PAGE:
Saturday, March 8, 2014
BY KELLEY BOUCHARD
The roll-out of the "one patient, one record" system at Maine's largest hospital is part of a seven-year, $150 million technology upgrade that is the largest-ever capital investment in health care in Maine.
By the end of 2013, the system will be adopted by seven other MaineHealth hospitals and their affiliated clinics, laboratories and physician practices in the state's largest health care organization.
"It's a big leap forward for us," said Dr. Barry Blumenfeld, MaineHealth's senior vice president and chief information officer. "It's one of the best things we can do to improve the quality and safety of the care we provide."
For the 1.5 million people in Maine Medical's patient index, the secure, Internet-accessible system means all information about an individual's doctor visits, hospital stays, prescriptions, laboratory work, x-rays, outpatient therapies, billing and scheduling will be kept in one place.
One of those patients is Phil Horwitch, who has been battling chronic lymphocytic leukemia for 12 years. In the past, Horwitch has carried x-ray results from one doctor's office to another.
"I won't have to do that anymore," said Horwitch, 61, a Freeport man who was at Maine Medical on Friday. "The doctor will have it right there, so that's a definite advantage."
MaineHealth will receive a $50 million federal subsidy to adopt the new system, Blumenfeld said. The subsidy is funded under the Health Information Technology for Economic and Clinical Health Act of 2009, which was enacted as part of President Obama's American Recovery and Reinvestment Act.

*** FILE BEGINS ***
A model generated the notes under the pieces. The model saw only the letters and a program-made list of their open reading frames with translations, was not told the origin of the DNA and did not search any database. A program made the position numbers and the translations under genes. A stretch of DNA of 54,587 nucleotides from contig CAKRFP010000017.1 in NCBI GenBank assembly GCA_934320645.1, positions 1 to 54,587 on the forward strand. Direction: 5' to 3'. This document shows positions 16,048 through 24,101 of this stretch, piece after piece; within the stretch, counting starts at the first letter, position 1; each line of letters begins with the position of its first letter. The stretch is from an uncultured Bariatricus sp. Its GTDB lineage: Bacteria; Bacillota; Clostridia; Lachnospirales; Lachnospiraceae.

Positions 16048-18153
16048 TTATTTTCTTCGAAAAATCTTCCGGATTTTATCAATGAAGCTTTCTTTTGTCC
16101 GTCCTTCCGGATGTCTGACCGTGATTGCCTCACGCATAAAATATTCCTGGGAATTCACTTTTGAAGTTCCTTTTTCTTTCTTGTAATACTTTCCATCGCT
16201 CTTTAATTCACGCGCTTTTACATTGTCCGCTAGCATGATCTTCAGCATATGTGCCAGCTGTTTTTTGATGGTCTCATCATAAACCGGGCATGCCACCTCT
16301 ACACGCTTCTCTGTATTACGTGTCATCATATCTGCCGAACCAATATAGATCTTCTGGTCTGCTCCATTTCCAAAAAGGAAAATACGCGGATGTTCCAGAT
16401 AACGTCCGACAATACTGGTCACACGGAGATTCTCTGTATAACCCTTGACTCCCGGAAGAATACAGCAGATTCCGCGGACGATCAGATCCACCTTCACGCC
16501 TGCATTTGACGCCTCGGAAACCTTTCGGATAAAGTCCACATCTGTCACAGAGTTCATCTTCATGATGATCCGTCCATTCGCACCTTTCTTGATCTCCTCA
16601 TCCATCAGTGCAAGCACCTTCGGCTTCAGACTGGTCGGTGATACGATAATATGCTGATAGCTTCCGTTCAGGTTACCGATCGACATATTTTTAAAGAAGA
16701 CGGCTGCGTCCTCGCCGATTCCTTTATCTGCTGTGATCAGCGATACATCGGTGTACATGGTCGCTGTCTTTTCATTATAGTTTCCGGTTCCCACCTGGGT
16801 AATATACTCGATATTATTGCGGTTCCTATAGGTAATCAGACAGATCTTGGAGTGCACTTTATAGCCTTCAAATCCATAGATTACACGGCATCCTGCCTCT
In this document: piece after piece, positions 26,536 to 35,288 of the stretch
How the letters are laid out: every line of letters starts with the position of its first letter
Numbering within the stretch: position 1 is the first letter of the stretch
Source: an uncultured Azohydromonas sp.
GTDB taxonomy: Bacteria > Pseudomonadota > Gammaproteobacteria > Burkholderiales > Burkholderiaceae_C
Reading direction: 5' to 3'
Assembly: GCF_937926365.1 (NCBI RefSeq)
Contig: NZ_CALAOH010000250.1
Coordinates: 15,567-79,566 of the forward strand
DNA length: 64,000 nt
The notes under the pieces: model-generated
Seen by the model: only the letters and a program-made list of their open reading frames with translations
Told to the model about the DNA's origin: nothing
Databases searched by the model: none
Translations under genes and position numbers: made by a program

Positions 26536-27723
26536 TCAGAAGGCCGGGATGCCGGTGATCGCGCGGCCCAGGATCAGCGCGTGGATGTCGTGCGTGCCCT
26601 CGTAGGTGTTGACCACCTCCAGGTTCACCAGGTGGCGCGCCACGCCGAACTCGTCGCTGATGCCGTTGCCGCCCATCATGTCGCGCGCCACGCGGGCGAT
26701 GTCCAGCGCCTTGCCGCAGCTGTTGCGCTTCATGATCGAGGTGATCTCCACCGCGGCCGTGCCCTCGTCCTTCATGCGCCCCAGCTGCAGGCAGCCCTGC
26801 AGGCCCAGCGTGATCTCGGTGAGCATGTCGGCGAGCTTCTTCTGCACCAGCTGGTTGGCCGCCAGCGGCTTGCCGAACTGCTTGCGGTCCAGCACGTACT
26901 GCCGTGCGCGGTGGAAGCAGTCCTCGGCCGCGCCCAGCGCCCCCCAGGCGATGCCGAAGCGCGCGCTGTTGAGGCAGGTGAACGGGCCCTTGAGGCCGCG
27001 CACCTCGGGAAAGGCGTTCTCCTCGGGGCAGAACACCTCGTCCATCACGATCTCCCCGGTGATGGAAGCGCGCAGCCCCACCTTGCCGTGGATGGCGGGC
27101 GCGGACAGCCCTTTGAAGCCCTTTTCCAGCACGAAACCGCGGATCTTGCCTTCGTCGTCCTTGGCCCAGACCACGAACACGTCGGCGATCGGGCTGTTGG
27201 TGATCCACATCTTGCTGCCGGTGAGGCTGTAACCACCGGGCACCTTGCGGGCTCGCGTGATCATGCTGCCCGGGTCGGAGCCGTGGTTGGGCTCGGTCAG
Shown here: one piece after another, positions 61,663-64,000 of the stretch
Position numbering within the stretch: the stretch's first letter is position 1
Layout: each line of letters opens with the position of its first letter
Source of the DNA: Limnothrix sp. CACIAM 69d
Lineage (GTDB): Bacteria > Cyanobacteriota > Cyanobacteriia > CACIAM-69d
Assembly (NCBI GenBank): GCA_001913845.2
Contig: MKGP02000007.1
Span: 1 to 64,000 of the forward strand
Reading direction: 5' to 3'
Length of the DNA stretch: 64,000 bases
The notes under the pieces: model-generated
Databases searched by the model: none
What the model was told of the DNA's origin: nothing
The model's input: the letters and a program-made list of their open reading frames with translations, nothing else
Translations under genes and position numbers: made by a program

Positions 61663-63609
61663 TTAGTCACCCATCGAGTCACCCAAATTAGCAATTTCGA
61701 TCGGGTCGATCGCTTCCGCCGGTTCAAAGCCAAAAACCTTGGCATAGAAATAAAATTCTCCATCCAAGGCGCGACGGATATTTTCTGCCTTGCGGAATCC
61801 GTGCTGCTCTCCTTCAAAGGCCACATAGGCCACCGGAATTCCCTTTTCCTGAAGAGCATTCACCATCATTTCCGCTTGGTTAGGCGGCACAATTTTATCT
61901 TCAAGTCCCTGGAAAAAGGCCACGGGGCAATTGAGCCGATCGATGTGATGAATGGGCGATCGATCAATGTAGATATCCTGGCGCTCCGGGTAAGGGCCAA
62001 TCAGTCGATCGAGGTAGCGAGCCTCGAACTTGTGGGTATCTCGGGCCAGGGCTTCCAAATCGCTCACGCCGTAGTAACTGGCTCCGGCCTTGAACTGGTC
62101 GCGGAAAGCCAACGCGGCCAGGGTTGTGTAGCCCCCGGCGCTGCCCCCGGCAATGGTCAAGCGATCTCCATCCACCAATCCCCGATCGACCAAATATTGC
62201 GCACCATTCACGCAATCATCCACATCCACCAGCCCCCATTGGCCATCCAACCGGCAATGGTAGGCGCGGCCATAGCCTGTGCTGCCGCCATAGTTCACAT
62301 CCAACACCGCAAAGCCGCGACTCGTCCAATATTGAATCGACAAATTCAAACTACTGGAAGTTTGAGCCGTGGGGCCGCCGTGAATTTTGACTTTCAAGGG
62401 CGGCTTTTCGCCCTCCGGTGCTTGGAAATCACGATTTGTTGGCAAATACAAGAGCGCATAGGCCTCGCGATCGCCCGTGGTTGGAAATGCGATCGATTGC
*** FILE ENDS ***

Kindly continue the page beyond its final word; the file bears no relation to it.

The federal government began promoting electronic health records in 2004 as a way to improve health care and paperwork, medical errors and costs.
The Obama administration added financial incentives to empower patients to participate in their health care, expand access to affordable health care and one day allow for a secure national network to share patient records.
Other Maine health care providers have made or are making the transition to electronic health records, including Central Maine Medical Center in Lewiston, Eastern Maine Medical Center in Bangor and Martin's Point Health Care, which is based in Portland.
In the MaineHealth network, Miles Memorial Hospital in Damariscotta, Pen Bay Medical Center in Rockland, St. Andrews Hospital in Boothbay Harbor and Waldo County General Hospital in Belfast will adopt the new system in July, followed by Southern Maine Medical Center in Biddeford, Stephens Memorial Hospital in Norway and Goodall Hospital in Sanford in December 2013.
Electronic health records are getting mixed results.
In July, the National Center for Health Statistics released the results of a 2011 survey of nearly 3,200 doctors that found 55 percent were using an electronic health records system. In that group, 75 percent said their system played a "meaningful" role in their practice, 85 percent said they were either "somewhat" or "very" satisfied with it, and 75 percent said it improved patient care.
In August, Medscape, an online site for doctors, reported the results of a 2012 survey of more than 21,000 physicians in which 38 percent said they were "unhappy" with their electronic medical records system.
Blumenfeld said "very few" physicians in the MaineHealth system have objected to adopting the new system, in part because MaineHealth is covering 85 percent of their costs in the venture.
Blumenfeld said MaineHealth bought "the Cadillac" of electronic medical records systems, which has been adopted at several other leading national health care organizations, including the Cleveland Clinic, the Mayo Clinic and Geisinger Health System. The MaineHealth system combines Epic technology for clinical records and the Lawson system for financial records.
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